A Pickleball Mission
Aiming to play in all 50 states
A reporter from Raleigh, North Carolina, catches up with a couple from Connecticut who are on a mission to play pickleball in all 50 states.
RALEIGH, N.C. – The joy of whacking a green plastic orb first struck Richard and Mary Jo Panettieri in 2017, before the nationwide pickleball mania started spreading faster than spilled paint.
But from that first swat, the retirees from Connecticut knew they’d found an all-consuming hobby – a diversion so powerful they carried paddles in their car, a pastime so cherished it grew into a quest:
Play pickleball in all 50 states.
So on a recent Tuesday, I watched the Panettieris notch North Carolina, No. 8 on their list, on a swing through Raleigh. At open pickleball night at Tarboro Road Community Center, they represented the only car in the parking lot with Connecticut plates.
They hadn’t even unpacked their luggage at the Hampton Inn.
“We just got into town at 6,” said Mary Jo, “and pickleball was at 6:30. We were racing down the highway.”
Such is the fervor for pickleball, now ranked as the nation’s fastest-growing sport for the third-straight year. Its players nearly doubled in 2022 to reach 8.9 million overall – nearly the population of North Carolina.
A tossed salad of racket sports
For the uninitiated, think of pickleball as a tossed salad of all the racket sports, with tennis as the lettuce, Ping-Pong for the tomato, and badminton as the red-roasted pepper.
As far as I can tell, the sport bears no connection to cucumbers preserved in brine.
Rather, it got invented by some desperate parents on vacation who made use of what implements they had lying around. The “pickle” in the name comes from an obscure rowing term, meaning a boat whose members got left over from other boats, or basically, a motley combination of spare parts.
So you play on a tennis court, but you swat a glorified whiffle ball with an oversized paddle. Pickleballs are far harder to knock over the fence or miles out of bounds, weighing less than an ounce, but they can hover in the air like a badminton birdie waiting to be smashed.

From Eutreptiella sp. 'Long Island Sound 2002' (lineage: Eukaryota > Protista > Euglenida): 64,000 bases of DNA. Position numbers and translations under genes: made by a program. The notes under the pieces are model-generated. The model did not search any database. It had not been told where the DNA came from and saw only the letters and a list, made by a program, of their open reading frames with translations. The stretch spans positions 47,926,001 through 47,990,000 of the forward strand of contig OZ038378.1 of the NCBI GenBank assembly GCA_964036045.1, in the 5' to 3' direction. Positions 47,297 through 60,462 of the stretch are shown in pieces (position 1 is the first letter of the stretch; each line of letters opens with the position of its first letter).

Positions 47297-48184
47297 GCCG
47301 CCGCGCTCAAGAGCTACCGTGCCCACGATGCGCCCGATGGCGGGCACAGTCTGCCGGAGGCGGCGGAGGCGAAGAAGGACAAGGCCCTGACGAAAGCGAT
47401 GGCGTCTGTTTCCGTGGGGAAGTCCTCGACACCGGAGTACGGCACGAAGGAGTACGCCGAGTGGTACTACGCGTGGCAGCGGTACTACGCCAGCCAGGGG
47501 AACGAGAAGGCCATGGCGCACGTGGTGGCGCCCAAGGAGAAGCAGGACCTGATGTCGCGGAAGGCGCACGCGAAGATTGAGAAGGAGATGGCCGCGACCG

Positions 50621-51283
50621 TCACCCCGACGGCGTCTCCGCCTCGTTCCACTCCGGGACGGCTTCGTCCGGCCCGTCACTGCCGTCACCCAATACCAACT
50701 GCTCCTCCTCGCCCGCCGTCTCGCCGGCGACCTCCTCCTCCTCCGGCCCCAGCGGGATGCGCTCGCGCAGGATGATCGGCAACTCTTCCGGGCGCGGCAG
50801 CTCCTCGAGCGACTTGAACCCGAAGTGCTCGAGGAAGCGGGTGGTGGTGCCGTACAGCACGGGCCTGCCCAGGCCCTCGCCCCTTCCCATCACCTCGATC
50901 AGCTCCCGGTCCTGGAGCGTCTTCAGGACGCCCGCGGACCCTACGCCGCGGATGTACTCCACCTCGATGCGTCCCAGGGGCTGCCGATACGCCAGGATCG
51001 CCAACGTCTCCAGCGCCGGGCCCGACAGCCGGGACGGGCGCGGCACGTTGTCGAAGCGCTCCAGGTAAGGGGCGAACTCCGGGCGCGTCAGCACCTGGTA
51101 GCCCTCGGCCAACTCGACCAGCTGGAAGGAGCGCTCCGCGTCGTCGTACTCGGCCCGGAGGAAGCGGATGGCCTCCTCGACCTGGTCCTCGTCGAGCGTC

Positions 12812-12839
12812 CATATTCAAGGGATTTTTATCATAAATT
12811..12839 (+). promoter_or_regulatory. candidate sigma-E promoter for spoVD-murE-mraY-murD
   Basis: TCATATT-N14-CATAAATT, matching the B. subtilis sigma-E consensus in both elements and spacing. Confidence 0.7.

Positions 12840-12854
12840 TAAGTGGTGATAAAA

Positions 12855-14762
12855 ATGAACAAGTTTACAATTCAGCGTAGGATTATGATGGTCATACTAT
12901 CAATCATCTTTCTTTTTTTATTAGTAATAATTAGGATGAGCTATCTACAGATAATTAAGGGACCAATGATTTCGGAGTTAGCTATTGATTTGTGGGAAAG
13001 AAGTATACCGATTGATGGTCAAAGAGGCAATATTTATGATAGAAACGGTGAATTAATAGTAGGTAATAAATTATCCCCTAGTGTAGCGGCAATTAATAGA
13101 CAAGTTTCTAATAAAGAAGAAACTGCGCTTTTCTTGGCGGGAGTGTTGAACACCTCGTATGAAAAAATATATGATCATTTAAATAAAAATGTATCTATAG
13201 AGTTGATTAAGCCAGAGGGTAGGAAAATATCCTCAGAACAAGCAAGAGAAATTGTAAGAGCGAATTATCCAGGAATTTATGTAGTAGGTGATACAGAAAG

The pickleball craze has seized Raleigh enough that nine of its community centers – more than half – provide indoor courts, up from just a few in 2012. Add six more outdoor courts, two of them converted from tennis.
But the biggest appeal is the sport’s democracy. As someone who has suffered through team sports in both Raleigh and Cary, as a player and as an adult, I can tell you that Raleigh pickleball offers a rare welcome to the unskilled. All you need is $2.
And because newbies happily mix with veterans and their sizzling serves, and because the young can compete alongside old, and because games frequently turn strangers into inseparable blood brothers, The New Yorker published a story in 2022 asking, “Can Pickleball Save America?”
Maybe it can.
“It’s really exploding because it’s for everybody,” said Mary Jo. “We love the fact that pickleball culture is all about open play. If you’re waiting your turn, it’s all ages there. There’s more and more young people. It really doesn’t matter if you have an athletic background or not. You usually get good at it pretty quickly.”
Pickleball in an old food court
So being retirees from Connecticut, the Panettieris quickly picked up the New England states on their quest.
In New Hampshire, they found a man running a pickleball court inside the vacated food court of a shopping mall.
“It was hopping,” Mary Jo said. “It was busy round the clock.”
They nearly came up empty in Pennsylvania, having spent the day riding bikes. Then Mary Jo heard the telltale thwock sound from behind some pine trees.
“That’s the sound of a pickleball,” she said. “I’m so tuned into it.”
On their road trip to Florida, the Panettieris were heading to Brunswick, Georgia, where their pickleball scouting reports left little room for optimism. But they were to move on to Macon soon after, where the pickleball picking is ripe.
In Florida, so many people play pickleball that it’s practically replaced the orange on the state license plate.
But any game of geographic hopscotch involves some difficulties, whether you’re collecting national park visits or major league baseball games.
At some point, the Panettieris will be hunting up pickleball games in the ghost towns of North Dakota. And that’s just the continental states.
“We know Hawaii and Alaska will be harder,” said Mary Jo.
CAPTION FOR FEATURE IMAGE: Mary Jo Panettieri serves up a pickleball at Tarboro Road Community Center in Raleigh. (Josh Shaffer/The News & Observer/TNS)
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